Celebrating Ashura and Hijrah is considered as sunnah kauniyah. That is observing a natural phenomenon of the universe. Every day is never the same. By nature each thing has its own uniqueness. For instance Ashura. It originated from an event of bygone years when the Jews observed fasting on the day.
There is a verse in the Qur'an asking us to remember 'the days of Allah'. There are indeed special times or days that teach us lessons regarding acts of devotions. The episode of Siti Hajar walking back and forth between Safa and Marwah gave rise to sa'e as a rite required in pilgrimage. Prophet Muhammad's habit in fasting on Mondays (his birthday) tell us of the needs to celebrate a meaningful event. The lesson we learn from these examples is that we are encouraged to look for times/days which are deemed to be special - the times/days chosen by Allah for us to multiply our ibadah.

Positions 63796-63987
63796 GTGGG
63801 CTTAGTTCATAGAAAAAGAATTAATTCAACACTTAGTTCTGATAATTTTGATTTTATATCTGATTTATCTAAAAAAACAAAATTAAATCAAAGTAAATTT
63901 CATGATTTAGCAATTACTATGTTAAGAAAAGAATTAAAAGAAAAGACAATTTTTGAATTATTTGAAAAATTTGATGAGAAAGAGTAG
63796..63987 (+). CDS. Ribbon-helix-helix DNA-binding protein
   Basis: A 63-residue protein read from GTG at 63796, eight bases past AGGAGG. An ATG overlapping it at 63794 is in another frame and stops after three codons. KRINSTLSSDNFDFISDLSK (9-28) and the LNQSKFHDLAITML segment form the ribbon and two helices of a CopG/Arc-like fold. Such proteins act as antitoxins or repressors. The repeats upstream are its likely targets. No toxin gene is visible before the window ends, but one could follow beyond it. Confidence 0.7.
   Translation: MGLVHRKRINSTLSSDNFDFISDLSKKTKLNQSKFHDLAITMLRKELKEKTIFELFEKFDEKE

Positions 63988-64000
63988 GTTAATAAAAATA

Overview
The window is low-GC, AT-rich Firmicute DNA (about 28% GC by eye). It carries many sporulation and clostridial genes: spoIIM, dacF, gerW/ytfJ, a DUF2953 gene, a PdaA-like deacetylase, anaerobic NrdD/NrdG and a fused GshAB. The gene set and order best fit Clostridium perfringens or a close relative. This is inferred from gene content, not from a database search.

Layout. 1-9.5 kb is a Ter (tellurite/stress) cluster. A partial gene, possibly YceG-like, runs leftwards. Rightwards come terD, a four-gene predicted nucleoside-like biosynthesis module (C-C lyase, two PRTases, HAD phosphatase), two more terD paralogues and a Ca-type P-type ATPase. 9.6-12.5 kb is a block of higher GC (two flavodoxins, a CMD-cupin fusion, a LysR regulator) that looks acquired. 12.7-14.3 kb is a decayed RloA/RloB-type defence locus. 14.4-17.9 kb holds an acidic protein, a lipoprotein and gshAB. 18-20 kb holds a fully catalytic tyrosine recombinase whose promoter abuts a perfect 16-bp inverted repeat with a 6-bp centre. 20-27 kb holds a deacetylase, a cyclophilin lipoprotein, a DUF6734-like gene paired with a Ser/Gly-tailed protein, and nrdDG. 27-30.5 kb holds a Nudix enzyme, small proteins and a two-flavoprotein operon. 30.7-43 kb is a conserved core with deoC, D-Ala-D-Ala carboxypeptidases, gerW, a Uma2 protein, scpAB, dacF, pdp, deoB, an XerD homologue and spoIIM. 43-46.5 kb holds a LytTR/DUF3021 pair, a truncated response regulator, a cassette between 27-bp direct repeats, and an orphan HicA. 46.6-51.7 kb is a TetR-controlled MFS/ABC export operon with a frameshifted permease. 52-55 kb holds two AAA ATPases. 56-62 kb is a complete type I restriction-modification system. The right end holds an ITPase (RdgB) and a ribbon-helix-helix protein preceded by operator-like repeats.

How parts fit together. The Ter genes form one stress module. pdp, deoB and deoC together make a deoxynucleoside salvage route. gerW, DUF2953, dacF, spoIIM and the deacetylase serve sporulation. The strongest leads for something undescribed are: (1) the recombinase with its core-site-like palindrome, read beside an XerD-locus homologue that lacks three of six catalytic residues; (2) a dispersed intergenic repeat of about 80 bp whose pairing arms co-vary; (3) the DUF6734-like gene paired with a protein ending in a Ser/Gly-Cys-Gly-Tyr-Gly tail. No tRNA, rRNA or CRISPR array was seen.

So we know that Prophet Muhammad used to fast for two days during Ashura and on this special occasion we are also encouraged to treat our families, give to charity, help the poor and show kind gestures to orphans.
Other than rejoicing in Prophet Musa's victory over Firaun, we also mourn over the death of Sayyidina Hussain - a tragedy foretold by Prophet Muhammad. Hussain bin Ali was his beloved grandson, one for whose sake Nabi would extend his prostration for fear that Hussain might fall off his neck. Unfortunately, the Shi'ah has gone overboard in glorifying Hussain.
Having understood the significance of Ashura, we must know how to balance between its joy and sorrow.
Habib Zain ended his tausiyah by singing a qasidah composed by Shaykh Amir Kurtubi. And the audience was left mesmerized, emotionally and spiritually.
p/s O son, we've been taught to recite Hasbunallah wanikmal wakil nikmal mawla wanikman nasir 1000 times on Ashura. So you do the same.